Uber’s founders launched their car-summoning service to solve a simple problem: They couldn’t get cabs on weekend nights in San Francisco. The result was a sleek, user-friendly system that has won the loyalty of hundreds of thousands of customers in cities all over the world.
Now, those who benefited from the old system are fighting back.
Cabbies shut down central London on Wednesday, protesting that only they, with their esoteric professional codes, should be able to use meters when driving people around the city for money. Similar protests occurred in Paris and Madrid. While the London taxi drivers were striking, large numbers of Londoners were rendering their verdict by signing up for Uber for the first time.
The fight is roiling communities across the United States, too. Regulators are often complicit in protecting a system that is congenial to taxi companies but inconvenient for customers; rules in cities such as Austin, Tampa, Miami and Orlando don’t allow for Uber. Recently, Virginia state officials sent cease-and-desist letters to Uber and Lyft, a similar service. Uber is fighting back, asking its users to complain to Gov. Terry McAuliffe, a Democrat, and other officials. The District of Columbia has so far avoided an innovation-stifling regulatory crackdown, but the issue is still a live one in the city.
There’s a role for regulation to protect riders from unsafe or unscrupulous drivers. We do not believe that Uber should be able to operate without oversight. But professional licensing requirements too often go beyond reasonable consumer protections and become pernicious limits on competition. Ensuring that drivers have enough insurance to cover accident costs would be a good idea. Requiring excessive levels of coverage or ridiculous training programs would not. Neither would banning market-responsive features such as “surge pricing” or part-time, freelance drivers.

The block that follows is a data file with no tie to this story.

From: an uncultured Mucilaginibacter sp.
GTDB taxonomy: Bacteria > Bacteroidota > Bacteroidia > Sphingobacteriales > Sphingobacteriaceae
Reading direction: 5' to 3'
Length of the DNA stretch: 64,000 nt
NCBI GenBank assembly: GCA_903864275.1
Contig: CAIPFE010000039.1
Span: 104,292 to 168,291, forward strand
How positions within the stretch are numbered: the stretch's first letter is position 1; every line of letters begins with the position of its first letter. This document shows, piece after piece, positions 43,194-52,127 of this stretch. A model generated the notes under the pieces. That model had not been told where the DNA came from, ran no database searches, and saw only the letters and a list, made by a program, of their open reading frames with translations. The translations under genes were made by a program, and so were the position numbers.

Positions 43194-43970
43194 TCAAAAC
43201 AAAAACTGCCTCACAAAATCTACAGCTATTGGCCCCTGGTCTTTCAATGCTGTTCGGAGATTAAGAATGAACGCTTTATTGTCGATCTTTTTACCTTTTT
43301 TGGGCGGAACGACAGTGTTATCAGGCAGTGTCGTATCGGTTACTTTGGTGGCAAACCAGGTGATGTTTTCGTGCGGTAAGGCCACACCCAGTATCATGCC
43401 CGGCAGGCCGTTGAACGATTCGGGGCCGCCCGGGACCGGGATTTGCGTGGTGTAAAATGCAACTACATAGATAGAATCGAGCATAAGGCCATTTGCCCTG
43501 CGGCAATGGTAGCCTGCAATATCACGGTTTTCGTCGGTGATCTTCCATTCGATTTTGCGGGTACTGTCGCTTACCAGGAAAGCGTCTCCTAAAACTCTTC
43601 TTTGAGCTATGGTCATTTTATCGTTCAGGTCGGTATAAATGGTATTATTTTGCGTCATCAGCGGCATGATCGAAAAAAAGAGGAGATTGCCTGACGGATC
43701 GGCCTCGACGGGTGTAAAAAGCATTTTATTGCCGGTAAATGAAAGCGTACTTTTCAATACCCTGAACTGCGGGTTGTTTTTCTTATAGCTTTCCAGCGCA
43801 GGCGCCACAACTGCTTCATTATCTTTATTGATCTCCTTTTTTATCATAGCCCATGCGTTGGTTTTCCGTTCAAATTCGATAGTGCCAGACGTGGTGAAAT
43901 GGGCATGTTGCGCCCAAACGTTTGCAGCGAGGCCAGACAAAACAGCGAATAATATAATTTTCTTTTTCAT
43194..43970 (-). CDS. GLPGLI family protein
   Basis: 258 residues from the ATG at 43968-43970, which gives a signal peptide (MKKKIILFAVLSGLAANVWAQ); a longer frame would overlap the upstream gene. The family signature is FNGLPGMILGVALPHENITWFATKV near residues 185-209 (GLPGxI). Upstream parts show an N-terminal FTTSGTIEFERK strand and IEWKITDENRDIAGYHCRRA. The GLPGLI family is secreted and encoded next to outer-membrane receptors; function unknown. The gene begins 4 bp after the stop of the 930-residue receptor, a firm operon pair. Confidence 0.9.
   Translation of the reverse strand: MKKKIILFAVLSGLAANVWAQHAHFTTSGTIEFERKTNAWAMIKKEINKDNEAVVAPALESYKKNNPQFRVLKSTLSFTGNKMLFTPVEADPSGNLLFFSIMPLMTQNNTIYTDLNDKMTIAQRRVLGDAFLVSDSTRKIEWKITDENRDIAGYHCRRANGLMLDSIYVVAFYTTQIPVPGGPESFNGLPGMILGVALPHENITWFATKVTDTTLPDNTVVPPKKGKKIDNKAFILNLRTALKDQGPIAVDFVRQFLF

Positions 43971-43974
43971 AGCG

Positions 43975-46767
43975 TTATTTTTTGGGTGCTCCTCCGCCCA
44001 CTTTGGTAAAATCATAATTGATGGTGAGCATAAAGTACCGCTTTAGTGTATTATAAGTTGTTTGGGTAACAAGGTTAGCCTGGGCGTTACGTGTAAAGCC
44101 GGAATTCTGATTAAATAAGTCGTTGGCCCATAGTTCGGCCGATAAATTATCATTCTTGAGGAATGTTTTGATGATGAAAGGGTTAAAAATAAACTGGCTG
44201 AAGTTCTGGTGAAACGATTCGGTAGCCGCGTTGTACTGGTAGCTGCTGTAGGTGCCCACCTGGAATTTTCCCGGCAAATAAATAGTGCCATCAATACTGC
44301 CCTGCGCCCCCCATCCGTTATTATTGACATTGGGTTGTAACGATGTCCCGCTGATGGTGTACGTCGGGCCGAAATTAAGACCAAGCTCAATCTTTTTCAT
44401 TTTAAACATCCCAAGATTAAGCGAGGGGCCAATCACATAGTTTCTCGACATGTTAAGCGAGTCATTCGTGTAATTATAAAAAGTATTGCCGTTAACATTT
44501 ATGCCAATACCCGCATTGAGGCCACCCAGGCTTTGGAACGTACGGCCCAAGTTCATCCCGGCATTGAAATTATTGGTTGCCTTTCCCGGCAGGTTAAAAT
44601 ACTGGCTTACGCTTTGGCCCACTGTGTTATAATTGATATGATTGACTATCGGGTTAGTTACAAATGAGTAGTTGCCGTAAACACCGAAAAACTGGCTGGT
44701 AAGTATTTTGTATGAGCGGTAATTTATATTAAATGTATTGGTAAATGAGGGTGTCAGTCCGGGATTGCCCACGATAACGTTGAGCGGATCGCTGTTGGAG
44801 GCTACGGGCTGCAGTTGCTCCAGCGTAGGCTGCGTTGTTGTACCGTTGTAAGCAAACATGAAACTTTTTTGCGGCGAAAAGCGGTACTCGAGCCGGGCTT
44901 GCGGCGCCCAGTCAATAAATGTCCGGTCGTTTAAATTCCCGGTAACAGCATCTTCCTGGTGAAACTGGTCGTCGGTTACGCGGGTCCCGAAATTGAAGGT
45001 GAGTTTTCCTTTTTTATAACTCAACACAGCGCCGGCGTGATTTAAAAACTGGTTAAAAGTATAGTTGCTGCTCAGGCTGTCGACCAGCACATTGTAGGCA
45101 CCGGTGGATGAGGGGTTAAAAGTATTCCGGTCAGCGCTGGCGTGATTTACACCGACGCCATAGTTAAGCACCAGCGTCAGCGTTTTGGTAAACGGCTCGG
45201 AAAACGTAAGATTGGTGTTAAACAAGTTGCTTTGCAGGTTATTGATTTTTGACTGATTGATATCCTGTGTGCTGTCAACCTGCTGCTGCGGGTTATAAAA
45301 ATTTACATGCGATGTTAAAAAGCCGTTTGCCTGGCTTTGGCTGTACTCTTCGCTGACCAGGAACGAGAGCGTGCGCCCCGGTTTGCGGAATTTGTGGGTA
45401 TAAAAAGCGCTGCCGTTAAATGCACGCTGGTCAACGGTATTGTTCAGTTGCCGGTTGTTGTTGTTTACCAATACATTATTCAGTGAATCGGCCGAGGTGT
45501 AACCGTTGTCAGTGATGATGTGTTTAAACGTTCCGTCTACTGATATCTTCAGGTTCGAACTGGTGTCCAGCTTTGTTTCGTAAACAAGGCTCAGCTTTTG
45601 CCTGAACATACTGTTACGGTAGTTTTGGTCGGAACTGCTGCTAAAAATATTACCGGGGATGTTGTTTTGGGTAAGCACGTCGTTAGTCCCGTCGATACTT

Over time, Uber and Uber-like applications can and will integrate more with the incumbent cab industry. In Washington, users already can summon licensed cabs on the Uber platform. A similar program just launched in London. By more efficiently connecting riders with cars and by offering easy ways to pay, this convergence has benefited consumers and may help cabbies, too. But regulation must not only allow easier ways to take advantage of existing, overregulated services but also allow for wide consumer choice.
Uber has been in talks with Virginia officials over what regulations make sense. We hope the results of these discussions will reflect the needs of consumers, not the preferences of cabbies. Perhaps the state could even provide an example for other cities, states and countries engulfed in the Uber wars.
We should disclose here that Post owner Jeffrey P. Bezos is an investor in Uber. But we have been defending the car service — and, more broadly, the innovation and competition that have been boons to riders — since long before he bought this newspaper last year. We will continue to argue that the right outcome is for the cab industry to be pushed to improve, not coddled in its pre-Internet cocoon.